Recently, the President signed the ABLE (Achieving a Better Life Experience) Act. This will help parents of children with disabilities to be allowed to save funds for their child without risking the loss of benefits.
How it Works
The ABLE Act uses plans that are similar to a 529 savings plan used for college. Some families already have “special needs trusts’ which are used in the same way. Typically families were only allowed to have up to $2000 in assets in their child’s name, or the child would lose eligibility for Medicaid and/or SSI (Supplemental Security Income.) The ABLE Act allows families to deposit up to $14,000 yearly, for a total of $100,000 savings without affecting benefits. Extended family members, friends, and the person with a disability would also be able to contribute funds to the plan. Income earned by the account, and contributions to the account, would not be taxable. The total annual contributions to any such account are $14,000.
Who is Eligible
People with disabilities are eligible if they have a condition that occurred prior to age 26. In addition, the individual must meet the eligibility criteria for SSI or SSDI (Social Security Disability Insurance.) Please note that there can only be one ABLE account in the individual’s name. It is also possible to have both a special needs trust and an ABLE account. Please also see the Exceptional Parent magazine link below which discusses the interaction between ABLE and Medicaid.
What Families Need to Know-Next Steps
It is possible that ABLE accounts could be open this year. However, states need to develop regulations. To encourage quick action, parents should contact the Governor in their state found at http://www.nga.org/cms/home/governors/staff-directories--contact-infor/col2-content/governors-office-addresses-and-w.html.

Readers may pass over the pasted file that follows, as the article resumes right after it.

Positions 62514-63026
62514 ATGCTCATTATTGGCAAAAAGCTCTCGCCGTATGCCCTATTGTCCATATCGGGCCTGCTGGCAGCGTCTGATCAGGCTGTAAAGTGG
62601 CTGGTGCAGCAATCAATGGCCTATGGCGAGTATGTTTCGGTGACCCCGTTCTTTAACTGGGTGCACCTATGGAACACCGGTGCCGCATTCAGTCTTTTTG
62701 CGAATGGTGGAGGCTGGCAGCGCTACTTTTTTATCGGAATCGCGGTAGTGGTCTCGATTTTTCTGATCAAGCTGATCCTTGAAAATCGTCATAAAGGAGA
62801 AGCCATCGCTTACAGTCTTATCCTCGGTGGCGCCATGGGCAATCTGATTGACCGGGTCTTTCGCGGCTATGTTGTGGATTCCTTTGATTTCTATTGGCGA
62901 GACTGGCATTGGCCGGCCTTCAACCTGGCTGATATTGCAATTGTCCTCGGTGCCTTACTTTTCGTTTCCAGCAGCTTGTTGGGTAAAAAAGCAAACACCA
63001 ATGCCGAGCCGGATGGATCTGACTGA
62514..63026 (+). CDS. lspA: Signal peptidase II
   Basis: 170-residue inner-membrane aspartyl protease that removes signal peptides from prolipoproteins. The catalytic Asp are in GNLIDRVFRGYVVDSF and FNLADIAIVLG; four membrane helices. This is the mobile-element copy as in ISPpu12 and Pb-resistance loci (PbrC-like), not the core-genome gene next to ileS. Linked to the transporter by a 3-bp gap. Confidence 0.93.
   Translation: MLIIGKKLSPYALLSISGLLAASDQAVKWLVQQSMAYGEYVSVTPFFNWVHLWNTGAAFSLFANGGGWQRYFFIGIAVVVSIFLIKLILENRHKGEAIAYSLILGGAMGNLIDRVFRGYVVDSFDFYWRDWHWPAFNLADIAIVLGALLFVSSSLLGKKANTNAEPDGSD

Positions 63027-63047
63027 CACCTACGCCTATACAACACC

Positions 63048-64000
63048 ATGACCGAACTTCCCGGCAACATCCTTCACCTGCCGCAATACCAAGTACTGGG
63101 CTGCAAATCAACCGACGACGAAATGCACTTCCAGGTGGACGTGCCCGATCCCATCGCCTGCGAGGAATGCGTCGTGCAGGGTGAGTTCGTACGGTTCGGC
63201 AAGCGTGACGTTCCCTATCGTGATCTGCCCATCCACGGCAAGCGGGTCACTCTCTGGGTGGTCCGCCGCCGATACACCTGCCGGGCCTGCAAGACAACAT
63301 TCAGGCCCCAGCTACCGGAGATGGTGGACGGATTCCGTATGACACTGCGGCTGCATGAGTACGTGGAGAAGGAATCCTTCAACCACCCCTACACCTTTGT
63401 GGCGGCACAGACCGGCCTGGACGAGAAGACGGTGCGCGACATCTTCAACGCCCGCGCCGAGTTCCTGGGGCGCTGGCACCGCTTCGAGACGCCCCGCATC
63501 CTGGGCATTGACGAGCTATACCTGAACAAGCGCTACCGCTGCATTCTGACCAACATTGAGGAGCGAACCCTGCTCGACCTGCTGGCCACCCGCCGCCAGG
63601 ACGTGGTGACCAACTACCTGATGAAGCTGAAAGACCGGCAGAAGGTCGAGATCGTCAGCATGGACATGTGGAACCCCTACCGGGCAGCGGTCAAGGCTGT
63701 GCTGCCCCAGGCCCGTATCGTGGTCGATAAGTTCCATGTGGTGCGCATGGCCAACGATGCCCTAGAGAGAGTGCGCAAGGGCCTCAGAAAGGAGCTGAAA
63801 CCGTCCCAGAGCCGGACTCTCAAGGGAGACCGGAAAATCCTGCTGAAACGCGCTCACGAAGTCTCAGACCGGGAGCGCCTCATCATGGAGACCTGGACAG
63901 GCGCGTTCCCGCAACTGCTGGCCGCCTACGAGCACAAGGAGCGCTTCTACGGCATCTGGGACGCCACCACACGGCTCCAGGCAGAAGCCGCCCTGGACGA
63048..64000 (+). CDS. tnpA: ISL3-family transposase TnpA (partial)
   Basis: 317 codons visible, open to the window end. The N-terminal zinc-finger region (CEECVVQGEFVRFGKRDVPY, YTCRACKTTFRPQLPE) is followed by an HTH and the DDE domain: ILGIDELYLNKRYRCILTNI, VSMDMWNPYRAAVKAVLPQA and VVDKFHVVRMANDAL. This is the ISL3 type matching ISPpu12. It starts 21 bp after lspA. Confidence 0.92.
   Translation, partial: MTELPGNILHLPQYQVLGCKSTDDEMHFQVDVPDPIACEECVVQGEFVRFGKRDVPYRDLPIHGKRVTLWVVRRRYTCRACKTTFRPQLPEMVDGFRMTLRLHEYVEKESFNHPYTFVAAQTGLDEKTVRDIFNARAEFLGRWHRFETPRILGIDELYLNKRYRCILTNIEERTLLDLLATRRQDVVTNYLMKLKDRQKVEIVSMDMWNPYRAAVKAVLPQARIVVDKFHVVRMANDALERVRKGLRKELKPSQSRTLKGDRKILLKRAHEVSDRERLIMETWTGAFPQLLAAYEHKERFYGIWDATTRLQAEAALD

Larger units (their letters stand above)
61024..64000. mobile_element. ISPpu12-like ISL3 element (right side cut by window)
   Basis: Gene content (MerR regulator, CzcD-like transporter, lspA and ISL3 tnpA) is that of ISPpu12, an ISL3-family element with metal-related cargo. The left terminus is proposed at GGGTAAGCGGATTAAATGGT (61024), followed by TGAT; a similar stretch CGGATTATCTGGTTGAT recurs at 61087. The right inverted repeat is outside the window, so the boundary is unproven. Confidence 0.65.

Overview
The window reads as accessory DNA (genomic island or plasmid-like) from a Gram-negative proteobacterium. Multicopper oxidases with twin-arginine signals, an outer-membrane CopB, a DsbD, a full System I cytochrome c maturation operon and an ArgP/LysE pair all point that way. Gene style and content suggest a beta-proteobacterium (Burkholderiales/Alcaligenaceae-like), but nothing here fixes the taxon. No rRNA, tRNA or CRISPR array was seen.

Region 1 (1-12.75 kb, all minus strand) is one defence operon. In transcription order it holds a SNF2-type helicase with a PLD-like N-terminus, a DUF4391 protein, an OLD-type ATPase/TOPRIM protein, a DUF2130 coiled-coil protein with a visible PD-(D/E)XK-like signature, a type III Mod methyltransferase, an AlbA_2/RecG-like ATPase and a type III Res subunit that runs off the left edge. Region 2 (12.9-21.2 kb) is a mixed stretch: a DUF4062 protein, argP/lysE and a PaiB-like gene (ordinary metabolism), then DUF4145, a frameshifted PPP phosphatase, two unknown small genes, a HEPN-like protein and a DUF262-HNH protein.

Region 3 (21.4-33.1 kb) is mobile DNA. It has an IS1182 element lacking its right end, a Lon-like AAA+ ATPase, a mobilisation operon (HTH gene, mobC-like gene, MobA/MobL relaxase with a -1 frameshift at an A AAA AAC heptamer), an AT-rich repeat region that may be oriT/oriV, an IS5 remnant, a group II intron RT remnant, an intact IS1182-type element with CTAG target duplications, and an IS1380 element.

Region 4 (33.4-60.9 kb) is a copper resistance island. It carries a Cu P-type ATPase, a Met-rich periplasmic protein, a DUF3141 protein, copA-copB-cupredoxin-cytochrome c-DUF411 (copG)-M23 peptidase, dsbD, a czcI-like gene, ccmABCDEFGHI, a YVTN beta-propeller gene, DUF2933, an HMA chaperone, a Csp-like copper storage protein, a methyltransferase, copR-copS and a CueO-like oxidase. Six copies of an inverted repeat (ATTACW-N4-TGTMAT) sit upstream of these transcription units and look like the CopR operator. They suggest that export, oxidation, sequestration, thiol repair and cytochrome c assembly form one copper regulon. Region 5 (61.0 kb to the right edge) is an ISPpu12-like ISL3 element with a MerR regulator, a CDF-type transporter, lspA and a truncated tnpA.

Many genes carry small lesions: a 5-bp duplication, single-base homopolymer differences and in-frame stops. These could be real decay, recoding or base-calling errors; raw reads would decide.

The ABLE Act will prevent children with disabilities from having to live in poverty in order to maintain benefits such as Medicaid and SSI. Now, families can save for their child’s future.
Exceptional Parent magazine-ABLE & special needs trusts
National Disability Institute-Ten Things You Must Know About ABLE Accounts
http://www.realeconomicimpact.org/News.aspx?id=460 press release
Questions & Answers About the ABLE Acthttp://www.ndss.org/Advocacy/Legislative-Agenda/Creating-an-Economic-Future-for-Individuals-with-Down-Syndrome/Achieving-a-Better-of-Life-Experience-ABLE-Act/
Lauren Agoratus is a parent/advocate who works for the Statewide Parent Advocacy Network and serves as the NJ Coordinator for Family Voices (www.spanadvocacy.org), a national network that works to “keep families at the center of children’s healthcare” at www.familyvoices.org or FB www.facebook.com/pages/Family-Voices-Inc-National/137783182902269. She also serves as NJ representative supporting caregivers across the lifespan for the Caregiver Action Network (formerly National Family Caregivers Association) in a volunteer capacity at http://caregiveraction.org/ or FB www.facebook.com/CaregiverActionNetwork.